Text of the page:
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In the method of images for a grounded conducting sphere, we calculate the position of image charge at $$\frac{R^2}{r}$$, due to which there should be an electric field inside the conducting sphere which violates Gauss' law. I know it's a misconception but I am confused.

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The image charge there does not mean that "there should be an electric field inside the conducting sphere", there should be no net electric field in the conductor. It just mimics the electric field distribution outside the sphere.

The electric field distribution outside the conducting sphere should be the same as the situation that there is no conductor there but an image charge placed there. It says nothing about the electric field inside the sphere.

A cartoon diagram of an induced grounded conducting sphere (from Wikimedia Commons)

The figure here is a cartoon diagram of an induced grounded conducting sphere (from Wikimedia commons), which may help you understand the situation.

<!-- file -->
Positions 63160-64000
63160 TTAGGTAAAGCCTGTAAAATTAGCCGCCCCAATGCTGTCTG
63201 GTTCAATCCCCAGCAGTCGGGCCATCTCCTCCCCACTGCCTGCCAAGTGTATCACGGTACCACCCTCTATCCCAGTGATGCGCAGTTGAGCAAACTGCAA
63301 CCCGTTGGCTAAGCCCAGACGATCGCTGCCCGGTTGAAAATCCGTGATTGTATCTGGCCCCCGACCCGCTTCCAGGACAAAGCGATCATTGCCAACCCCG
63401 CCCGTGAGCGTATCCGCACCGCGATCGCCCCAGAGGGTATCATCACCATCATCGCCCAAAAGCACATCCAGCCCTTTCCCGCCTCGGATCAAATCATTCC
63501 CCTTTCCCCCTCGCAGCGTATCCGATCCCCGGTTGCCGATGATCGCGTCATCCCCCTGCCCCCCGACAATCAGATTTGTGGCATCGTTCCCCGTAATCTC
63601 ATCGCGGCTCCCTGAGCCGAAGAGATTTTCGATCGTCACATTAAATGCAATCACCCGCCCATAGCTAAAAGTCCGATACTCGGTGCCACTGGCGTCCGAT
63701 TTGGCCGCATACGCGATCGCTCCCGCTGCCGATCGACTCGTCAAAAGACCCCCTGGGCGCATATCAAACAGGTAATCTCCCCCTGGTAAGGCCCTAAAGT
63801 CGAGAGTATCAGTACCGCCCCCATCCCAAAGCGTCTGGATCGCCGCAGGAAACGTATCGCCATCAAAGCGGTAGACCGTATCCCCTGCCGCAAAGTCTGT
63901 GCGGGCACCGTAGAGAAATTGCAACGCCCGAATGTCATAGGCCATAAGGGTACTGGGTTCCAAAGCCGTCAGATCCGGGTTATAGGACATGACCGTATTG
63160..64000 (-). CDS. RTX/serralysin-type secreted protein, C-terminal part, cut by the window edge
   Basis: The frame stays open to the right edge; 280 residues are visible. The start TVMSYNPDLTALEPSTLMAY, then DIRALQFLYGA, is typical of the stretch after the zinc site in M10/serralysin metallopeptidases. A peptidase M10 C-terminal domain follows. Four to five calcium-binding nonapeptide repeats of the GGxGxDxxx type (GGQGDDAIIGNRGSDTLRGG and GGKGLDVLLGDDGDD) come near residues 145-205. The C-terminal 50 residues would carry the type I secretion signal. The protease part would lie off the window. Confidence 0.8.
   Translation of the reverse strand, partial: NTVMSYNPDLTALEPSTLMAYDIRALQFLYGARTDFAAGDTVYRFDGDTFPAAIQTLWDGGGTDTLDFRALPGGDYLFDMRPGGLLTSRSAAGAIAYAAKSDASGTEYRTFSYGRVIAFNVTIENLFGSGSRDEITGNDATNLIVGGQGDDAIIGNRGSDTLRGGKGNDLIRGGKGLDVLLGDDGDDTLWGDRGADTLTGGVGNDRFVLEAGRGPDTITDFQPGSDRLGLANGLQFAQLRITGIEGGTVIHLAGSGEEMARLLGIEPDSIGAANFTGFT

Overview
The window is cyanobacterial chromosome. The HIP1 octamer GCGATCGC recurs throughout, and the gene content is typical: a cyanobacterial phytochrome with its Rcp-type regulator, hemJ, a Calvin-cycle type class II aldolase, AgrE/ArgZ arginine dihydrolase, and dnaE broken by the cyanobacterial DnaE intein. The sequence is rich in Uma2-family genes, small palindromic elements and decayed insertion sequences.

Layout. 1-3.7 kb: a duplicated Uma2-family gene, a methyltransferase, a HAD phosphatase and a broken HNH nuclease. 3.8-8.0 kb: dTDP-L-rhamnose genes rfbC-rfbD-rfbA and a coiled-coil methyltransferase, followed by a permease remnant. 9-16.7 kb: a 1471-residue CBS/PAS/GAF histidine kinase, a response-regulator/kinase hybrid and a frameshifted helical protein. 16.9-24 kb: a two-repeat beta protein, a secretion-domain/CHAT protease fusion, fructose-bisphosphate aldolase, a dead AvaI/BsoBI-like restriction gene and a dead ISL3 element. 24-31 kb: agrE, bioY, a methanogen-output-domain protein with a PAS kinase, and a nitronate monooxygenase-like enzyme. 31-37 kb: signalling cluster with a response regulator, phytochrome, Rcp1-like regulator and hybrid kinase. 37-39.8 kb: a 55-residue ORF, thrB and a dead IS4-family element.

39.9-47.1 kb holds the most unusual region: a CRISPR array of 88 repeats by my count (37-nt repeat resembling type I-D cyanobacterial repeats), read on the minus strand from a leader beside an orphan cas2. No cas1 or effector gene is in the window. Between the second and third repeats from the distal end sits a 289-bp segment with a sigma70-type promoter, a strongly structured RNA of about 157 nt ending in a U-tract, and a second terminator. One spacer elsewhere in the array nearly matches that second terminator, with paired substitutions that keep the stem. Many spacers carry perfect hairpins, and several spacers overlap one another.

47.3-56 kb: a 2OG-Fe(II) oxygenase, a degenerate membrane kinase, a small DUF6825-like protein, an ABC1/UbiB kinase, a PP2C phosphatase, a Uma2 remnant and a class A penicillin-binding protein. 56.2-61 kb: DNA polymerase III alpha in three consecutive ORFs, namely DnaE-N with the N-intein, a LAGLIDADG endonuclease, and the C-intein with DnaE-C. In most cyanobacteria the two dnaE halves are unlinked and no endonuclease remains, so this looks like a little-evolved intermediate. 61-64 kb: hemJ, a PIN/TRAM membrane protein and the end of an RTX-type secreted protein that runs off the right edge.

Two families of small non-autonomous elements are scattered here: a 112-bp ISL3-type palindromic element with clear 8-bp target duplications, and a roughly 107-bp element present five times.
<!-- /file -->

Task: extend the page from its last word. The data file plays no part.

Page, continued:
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The point of the method of images is to create a separate system whose boundary conditions are the same as the original problem. Then by uniqueness of solutions to Poisson's equation we can use this new configuration to find the field in the region of interest.

In other words, if we have our charge outside of the conducting sphere, the field due to this configuration outside of the sphere looks just like if we had the image charge configuration and we were only looking at the field outside of where the sphere would be. This is why in the method of images you only put image charges in regions where you are not calculating the field in.

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